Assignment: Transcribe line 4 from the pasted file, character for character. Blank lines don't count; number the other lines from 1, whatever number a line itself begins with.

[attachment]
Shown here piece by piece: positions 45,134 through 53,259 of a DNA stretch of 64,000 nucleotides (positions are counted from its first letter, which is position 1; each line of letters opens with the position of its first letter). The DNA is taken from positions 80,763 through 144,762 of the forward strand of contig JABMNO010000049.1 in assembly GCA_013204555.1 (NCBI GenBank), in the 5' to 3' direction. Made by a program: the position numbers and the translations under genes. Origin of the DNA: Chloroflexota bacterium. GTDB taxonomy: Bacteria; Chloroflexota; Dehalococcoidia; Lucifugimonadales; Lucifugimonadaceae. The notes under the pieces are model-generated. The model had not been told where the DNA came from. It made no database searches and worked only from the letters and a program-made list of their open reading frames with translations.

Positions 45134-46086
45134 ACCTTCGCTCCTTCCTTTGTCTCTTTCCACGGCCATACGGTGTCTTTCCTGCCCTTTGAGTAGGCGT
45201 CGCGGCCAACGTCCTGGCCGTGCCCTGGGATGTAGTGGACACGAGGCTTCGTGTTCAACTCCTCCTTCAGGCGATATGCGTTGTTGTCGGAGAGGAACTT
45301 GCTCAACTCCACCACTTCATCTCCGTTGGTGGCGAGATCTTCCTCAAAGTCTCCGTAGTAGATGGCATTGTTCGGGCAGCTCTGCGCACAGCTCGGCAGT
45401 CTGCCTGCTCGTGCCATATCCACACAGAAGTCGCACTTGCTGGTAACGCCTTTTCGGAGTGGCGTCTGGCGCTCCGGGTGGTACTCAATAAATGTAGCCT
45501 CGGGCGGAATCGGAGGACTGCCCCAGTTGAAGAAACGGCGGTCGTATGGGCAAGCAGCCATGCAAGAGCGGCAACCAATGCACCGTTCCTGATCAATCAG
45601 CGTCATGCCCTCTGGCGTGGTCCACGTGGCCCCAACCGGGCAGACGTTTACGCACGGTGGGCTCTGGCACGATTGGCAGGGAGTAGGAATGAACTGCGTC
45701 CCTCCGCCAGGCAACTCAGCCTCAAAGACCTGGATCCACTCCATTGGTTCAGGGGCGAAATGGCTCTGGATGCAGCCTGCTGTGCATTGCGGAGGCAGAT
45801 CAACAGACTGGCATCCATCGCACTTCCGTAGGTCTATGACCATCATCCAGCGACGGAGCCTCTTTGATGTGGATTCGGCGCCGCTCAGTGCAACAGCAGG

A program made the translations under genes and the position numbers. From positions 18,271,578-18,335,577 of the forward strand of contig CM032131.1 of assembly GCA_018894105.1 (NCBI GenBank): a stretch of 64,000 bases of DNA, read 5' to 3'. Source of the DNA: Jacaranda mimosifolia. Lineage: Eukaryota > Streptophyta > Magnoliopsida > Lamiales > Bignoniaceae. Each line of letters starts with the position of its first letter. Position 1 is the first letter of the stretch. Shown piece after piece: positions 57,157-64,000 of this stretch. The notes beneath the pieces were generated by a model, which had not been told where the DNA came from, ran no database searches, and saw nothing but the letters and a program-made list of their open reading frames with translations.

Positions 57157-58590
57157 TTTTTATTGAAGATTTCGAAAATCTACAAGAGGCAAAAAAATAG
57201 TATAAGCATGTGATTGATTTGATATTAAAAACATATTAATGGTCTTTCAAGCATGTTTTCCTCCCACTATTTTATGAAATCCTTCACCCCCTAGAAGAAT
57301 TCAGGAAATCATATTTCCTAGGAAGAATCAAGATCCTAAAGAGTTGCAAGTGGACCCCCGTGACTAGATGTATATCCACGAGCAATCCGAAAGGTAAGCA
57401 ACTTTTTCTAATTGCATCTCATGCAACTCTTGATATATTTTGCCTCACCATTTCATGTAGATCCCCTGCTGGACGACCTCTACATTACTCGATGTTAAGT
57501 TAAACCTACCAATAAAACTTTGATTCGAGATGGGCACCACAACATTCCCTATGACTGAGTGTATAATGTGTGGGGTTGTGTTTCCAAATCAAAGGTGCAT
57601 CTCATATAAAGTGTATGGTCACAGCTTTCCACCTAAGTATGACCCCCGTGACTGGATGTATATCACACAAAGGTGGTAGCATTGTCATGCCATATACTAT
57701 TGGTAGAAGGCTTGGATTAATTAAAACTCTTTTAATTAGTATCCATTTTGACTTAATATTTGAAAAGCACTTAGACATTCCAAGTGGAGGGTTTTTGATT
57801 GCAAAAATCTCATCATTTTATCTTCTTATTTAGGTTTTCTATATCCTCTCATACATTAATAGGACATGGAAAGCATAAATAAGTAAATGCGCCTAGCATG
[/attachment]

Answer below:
45201 CGCGGCCAACGTCCTGGCCGTGCCCTGGGATGTAGTGGACACGAGGCTTCGTGTTCAACTCCTCCTTCAGGCGATATGCGTTGTTGTCGGAGAGGAACTT